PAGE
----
It’s all well and good for the Obama administration to brag about how its diplomatic approach has brought European states onboard with sanctions on Iran, but as the White House grants waivers for countries to give them more time to disentangle themselves from their Iran investments, German companies are showing they have no intention to leave the Iranian market. Quite the contrary, German firms are using the space granted them by the Obama administration to flout sanctions and embrace the Iranian market further.
The German NGO “Stop the Bomb” has outed several German firms which participated in last week’s 17th annual Iran International Oil, Gas, Refining, and Petrochemical Exhibition. According to their press release:
Among the German companies that have confirmed their participation at the Iran Oil Show to Stop the Bomb are for example Bopp & Reuther, Helmke, Hova and Schauenburg. The companies Herrenknecht and Pepperl + Fuchs are also present at the Iran Oil Show, according to the exhibition’s homepage.
Much has been written here and elsewhere about how American and British universities take foreign money. University presidents say their institutions retain academic independence and intellectual integrity, but evidence suggests otherwise. Sparked by Yale University’s decision to establish a program in Singapore, a country where free speech and political criticism are limited, Shaun Tan, a student currently completing a master’s degree at Yale University, has penned an important article in The Politic examining the phenomenon. Tan describes several cases. For example, there is China:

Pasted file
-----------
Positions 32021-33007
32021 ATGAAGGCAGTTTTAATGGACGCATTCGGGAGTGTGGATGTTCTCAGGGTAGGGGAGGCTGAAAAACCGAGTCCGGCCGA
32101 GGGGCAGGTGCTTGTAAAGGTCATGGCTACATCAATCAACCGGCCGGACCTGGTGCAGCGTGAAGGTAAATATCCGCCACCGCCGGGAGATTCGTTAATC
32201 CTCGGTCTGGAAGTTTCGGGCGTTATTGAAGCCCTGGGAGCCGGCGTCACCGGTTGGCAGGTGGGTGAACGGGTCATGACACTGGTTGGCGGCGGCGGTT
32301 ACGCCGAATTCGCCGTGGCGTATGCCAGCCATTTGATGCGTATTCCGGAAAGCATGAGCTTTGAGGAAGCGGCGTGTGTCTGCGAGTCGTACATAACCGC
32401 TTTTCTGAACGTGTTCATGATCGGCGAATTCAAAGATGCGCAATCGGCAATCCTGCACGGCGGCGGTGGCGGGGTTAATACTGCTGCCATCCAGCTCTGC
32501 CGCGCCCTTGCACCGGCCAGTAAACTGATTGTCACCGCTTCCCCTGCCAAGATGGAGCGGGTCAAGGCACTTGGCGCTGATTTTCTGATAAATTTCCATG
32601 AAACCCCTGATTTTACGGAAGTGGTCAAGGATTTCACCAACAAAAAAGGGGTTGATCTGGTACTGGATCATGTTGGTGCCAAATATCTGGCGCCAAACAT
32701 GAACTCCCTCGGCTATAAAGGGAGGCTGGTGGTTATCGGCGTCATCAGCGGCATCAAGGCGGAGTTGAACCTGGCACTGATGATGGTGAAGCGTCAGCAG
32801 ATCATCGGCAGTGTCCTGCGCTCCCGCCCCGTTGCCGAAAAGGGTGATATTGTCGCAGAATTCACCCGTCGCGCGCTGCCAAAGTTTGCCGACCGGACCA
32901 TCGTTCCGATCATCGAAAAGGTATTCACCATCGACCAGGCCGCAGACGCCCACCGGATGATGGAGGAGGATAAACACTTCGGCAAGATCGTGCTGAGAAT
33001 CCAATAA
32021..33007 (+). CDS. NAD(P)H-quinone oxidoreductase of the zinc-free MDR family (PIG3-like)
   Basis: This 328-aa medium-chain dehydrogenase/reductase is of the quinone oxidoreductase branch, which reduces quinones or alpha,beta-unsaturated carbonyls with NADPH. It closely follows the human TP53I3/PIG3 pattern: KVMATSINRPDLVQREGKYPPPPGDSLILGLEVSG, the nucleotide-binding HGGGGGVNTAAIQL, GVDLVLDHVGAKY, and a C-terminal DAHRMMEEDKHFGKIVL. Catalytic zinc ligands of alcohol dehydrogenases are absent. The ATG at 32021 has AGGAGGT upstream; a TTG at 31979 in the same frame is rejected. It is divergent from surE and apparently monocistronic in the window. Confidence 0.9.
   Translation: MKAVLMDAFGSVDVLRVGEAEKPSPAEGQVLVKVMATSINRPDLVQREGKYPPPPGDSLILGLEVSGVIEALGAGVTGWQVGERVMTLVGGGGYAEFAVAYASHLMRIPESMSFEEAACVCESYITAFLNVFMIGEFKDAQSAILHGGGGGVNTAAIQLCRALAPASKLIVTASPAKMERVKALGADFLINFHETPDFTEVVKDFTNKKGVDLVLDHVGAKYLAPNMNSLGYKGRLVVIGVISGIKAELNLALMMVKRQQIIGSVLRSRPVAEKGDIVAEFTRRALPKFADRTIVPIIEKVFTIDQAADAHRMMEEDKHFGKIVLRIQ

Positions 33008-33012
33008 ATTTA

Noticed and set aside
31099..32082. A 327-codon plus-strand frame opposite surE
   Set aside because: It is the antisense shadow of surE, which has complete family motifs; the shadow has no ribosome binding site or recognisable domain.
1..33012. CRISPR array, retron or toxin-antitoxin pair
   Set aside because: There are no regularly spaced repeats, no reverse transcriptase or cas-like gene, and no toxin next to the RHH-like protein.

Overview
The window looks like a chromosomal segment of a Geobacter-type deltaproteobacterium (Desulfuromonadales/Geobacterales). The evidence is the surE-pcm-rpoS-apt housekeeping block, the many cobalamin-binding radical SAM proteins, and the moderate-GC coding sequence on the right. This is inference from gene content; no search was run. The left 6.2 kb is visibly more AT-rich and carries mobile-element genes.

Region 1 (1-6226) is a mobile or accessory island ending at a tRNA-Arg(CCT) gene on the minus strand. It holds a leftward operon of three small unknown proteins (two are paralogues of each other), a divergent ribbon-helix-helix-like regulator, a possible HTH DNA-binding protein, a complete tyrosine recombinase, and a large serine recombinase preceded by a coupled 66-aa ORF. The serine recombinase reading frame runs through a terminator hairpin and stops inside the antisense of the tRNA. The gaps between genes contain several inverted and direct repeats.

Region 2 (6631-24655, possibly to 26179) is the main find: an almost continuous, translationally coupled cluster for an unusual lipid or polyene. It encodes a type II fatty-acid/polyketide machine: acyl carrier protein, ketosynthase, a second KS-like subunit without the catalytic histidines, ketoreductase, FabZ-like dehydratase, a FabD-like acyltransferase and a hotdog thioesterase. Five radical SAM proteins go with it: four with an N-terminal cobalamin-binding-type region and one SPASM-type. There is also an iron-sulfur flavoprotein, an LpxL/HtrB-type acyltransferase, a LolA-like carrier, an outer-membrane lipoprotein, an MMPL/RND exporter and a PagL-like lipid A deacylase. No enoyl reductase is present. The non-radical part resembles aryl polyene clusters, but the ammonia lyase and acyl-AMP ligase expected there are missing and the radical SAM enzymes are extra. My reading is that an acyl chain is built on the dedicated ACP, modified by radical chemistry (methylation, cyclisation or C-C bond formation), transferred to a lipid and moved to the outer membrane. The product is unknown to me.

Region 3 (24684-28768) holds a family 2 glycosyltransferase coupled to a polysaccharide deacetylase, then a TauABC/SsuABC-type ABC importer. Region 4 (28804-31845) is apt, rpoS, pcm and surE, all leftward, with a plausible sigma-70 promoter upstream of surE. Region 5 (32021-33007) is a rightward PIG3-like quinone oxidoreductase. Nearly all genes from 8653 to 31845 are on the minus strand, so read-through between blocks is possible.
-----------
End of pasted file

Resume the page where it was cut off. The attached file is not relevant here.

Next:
The Chinese government… has financed Confucius Institutes at universities including Columbia, Stanford, and the University of Chicago. Ostensibly meant to promote study of Chinese language and culture, something many Westerners rightly perceive as important, the cash comes with strings attached. Affiliated universities must sign a “memorandum of understanding” endorsing the “one-China policy” that precludes recognition of Taiwan as a state. Confucius Institutes have also been known to act as lobby groups in universities, attempting to block guest speakers who they perceive as anti-Beijing.